Many readers of this blog are graduate students, faculty, or clergy. Many also have some indebtedness for their education in the form of student loans. Student loan debt is generally considered a more desirable form of debt since it represents an investment in your future employability. However, you cannot eat employability!
Hiring and salaries for ministers and faculty (especially in the humanities) have generally not kept pace with the cost of living. It’s also increasingly difficult to find a position. In such a situation a monthly student loan payment can be a real drag on a family’s cash flow.
Cary McCall writes about how ministers and non-profit employees can get their student loans forgiven over a ten year period by participating in two government programs.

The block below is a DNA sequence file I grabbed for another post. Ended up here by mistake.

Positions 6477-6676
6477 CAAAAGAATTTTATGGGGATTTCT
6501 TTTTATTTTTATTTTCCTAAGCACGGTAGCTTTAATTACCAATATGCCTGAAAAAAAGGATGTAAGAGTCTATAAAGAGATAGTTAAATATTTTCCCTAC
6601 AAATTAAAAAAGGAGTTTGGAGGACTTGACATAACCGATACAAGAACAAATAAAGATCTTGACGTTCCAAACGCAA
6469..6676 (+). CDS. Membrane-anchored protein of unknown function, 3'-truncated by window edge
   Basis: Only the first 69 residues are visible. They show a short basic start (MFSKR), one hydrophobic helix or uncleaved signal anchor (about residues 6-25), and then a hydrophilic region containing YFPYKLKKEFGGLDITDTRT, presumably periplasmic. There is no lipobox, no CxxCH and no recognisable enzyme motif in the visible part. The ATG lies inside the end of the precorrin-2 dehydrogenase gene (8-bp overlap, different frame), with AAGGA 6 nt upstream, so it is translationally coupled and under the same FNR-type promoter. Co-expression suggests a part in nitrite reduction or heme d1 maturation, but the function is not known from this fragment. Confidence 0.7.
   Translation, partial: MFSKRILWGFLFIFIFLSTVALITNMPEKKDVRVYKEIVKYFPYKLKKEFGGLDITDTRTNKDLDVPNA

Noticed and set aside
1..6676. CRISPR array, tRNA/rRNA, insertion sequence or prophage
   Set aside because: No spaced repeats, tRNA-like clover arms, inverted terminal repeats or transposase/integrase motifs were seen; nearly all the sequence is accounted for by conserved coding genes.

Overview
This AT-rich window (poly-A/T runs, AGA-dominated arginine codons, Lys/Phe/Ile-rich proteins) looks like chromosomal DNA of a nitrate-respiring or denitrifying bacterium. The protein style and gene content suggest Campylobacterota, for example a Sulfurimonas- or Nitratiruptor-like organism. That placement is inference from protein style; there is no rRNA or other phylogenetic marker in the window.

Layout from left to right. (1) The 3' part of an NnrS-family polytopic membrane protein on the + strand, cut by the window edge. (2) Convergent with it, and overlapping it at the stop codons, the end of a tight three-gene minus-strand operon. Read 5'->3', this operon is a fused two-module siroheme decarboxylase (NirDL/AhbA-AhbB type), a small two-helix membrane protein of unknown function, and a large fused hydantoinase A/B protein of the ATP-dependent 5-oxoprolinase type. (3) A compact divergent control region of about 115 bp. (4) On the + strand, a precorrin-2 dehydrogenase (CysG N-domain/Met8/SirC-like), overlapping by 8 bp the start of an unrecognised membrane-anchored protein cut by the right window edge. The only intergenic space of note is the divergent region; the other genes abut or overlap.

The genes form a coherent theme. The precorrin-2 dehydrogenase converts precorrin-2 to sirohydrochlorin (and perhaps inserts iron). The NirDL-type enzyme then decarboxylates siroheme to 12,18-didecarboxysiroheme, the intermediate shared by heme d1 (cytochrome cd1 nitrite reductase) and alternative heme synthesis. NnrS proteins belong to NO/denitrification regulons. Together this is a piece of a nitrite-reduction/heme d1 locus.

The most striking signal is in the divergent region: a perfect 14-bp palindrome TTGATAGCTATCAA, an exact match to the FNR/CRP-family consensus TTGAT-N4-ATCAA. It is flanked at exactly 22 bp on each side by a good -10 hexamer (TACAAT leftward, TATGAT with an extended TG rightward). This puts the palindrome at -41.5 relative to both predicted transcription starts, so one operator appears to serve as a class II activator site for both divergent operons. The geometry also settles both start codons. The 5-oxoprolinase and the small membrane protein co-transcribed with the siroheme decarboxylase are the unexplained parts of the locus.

I’d recommend reading the article and doing your own due diligence, but I will give you an overview of the two-pronged strategy here:
- Participate in the “income based repayment” (IRB) program. In order to do this you need consolidate your loans with the government. They will then index your monthly payment to your adjusted gross income. For many clergy this can produce a monthly payment $0–the government is paying your loan for you.
- Apply for the Public Service Loan Forgiveness program. If you’re an employee of a 501(c)(3) entity you qualify. Put simply: as long as you work 30 hours or more per week at one (or more, if part-time) 501(c)(3) entity and make your regularly scheduled loan payments for 10 years your loan (principle and interest) will be forgiven at the end. Here’s the important thing: you have to be in the Direct Student Loan program (see 1 above). And…in order for this to make the biggest impact, you need to minimize the principle and interest you’re paying right now (i.e., get on the IBR program) so that at the end of the payment period (10 years) your loan will be forgiven. NOTE: If at any time you leave the employment of a qualified entity, your participation in the program will be terminated–it’s all or nothing, baby.